No, the Election Isn't Just a Referendum on Obama
April 15, 2012
In his TNR column last week, my esteemed colleague and mentor William Galston expressed one of the more regularly repeated convictions about presidential politics: Reelection campaigns are a referendum on the incumbent. As he wrote: One of the best established findings of contemporary political science is that in presidential contests involving an incumbent, the incumbent’s record is central to the public’s judgment.
April 11, 2012
Sen. Barry Goldwater used to claim that whenever Ronald Reagan's CIA director, Bill Casey, lied while testifying before the U.S. Senate Select Committee on Intelligence, his deputy, Bobby Inman, would lean forward and pull up his socks to signal to the interrogators that Casey was not telling the truth. Apparently Robert McNamara, defense secretary under Presidents Kennedy and Johnson, used the same method on himself.
The Republican Party’s alleged “war” against women is fast emerging as a major trope of the 2012 elections. And the charge is largely true: As the GOP has become increasingly conservative, so too has it become increasingly hostile to feminism and insensitive to women’s issues. But Democrats have not merely been horrified bystanders wringing their hands as this “war” has unfolded. The Democratic Party has actively encouraged the GOP’s descent into antifeminism.
Back To 1956
April 06, 2012
Please take a look at the following two charts, from an April 2 report by the nonprofit Center on Budget and Policy Priorities, because I want you to note an alarming trend. The average federal income tax rate for a median-income family of four—a reasonable indicator of how heavily America taxes its citizens—has been rising since President Obama took office. This year the average family of four at the median income can expect to pay 5.6 percent of its income in federal income taxes.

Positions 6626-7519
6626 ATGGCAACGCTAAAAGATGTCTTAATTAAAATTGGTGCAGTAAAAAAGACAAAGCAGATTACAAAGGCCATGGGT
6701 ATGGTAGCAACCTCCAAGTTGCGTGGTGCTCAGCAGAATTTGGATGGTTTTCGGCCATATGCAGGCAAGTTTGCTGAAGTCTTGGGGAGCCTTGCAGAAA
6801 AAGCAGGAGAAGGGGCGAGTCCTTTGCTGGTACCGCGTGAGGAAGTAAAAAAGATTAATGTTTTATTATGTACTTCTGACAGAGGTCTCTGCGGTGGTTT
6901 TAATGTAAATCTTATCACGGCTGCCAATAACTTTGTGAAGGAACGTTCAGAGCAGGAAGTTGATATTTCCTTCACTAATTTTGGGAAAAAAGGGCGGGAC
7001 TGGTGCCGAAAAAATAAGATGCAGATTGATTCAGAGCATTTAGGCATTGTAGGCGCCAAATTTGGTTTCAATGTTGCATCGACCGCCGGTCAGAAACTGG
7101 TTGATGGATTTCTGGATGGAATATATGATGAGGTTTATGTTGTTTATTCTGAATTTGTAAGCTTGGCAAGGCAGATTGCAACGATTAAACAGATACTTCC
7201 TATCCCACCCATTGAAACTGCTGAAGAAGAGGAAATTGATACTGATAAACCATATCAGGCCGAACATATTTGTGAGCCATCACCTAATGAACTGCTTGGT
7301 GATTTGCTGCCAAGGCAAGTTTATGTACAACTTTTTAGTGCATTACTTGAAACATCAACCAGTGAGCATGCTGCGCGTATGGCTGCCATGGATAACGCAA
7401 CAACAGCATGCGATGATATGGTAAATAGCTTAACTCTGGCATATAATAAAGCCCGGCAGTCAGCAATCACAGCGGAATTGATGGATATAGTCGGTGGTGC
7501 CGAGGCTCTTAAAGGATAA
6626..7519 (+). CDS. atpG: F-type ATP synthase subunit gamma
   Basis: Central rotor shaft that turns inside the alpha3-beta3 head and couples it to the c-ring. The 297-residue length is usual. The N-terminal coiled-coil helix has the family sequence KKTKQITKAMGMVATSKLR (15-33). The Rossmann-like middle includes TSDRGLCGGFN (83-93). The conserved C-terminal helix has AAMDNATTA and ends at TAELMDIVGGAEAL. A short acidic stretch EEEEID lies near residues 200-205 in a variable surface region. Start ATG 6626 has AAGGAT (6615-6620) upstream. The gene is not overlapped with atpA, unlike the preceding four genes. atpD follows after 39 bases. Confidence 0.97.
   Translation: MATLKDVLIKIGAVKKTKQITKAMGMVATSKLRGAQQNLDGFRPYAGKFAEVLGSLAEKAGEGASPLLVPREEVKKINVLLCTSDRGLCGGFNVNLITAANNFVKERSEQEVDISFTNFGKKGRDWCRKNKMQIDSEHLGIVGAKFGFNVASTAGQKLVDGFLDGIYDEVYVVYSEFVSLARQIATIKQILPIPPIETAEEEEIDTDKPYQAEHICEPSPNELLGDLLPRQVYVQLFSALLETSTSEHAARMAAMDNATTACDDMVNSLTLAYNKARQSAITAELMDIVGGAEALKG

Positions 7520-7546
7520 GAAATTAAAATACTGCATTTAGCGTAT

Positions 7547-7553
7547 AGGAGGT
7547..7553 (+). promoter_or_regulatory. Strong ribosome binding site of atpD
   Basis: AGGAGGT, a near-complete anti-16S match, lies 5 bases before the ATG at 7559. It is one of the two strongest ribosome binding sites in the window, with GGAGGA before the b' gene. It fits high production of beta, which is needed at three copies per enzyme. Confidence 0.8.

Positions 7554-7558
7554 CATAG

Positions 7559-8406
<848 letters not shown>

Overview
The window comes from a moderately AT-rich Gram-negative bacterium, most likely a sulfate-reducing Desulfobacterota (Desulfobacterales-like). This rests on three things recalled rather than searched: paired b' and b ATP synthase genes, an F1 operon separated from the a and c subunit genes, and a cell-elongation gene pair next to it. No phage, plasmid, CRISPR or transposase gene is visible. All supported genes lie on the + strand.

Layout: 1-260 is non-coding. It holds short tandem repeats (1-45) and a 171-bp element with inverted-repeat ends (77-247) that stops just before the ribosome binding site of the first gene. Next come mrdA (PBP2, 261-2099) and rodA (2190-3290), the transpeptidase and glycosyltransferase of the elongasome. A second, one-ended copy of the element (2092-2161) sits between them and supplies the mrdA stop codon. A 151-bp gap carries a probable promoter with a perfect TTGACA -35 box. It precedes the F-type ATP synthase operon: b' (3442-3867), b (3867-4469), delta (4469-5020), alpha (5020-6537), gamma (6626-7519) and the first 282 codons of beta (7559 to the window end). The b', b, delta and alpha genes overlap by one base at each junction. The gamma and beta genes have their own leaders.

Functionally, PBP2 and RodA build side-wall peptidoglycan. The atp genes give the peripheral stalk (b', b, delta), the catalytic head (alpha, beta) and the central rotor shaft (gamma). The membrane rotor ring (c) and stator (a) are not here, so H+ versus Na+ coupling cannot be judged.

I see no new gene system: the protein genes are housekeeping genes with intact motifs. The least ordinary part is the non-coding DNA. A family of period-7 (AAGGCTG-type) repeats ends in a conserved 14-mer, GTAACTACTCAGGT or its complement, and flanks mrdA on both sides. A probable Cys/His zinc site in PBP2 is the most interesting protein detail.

Double Down on Bipartisanship!
March 15, 2012
The Higher Education Monopoly is Crumbling As We Speak
March 13, 2012
In the last years of the nineteenth century, Charles Dow created an index of 12 leading industrial companies. Almost none of them exist today. While General Electric remains an industrial giant, the U.S. Leather Company, American Cotton Oil, and others have long since disappeared into bankruptcy or consolidation. Today, the Dow Jones includes giant corporations that hadn’t even been created when Ronald Reagan first sat in the Oval Office.
The 2012 GOP nominating contest has witnessed the final triumph of an unlikely figure. I say “unlikely” because his name hasn’t been invoked much (if at all) by any of the candidates, nor has he been mentioned frequently by the press in its campaign coverage. What’s more, he died in 2007.
No Enemies to the Right: The Defining Element of the GOP Primary
February 25, 2012
There was, last week, a brief but thrilling moment in the GOP presidential contest: It seemed like, for the first time, a candidate would be attacked for being, not too liberal, but too far right. Back in the day, that wouldn’t have been too unusual, as when George H.W.
Karl Rove Wants His Message Back
February 07, 2012
As a friend of mine* once said, quotes from Karl Rove aren’t important for what they say. They are important for what they reveal. Rove’s statements about Sunday’s Super Bowl ad from Chrysler are a case in point. By now, you’ve probably seen or heard about the ad, which Chrysler calls “Halftime in America.” It stars Clint Eastwood, narrating the story of Detroit's comeback and turning it into a metaphor for America.
Let’s give Mitt Romney the benefit of the doubt: He didn’t really mean it when he said, “I’m not concerned about the very poor.” Or, let’s just say he cares about them no less than he cares about the rest of us.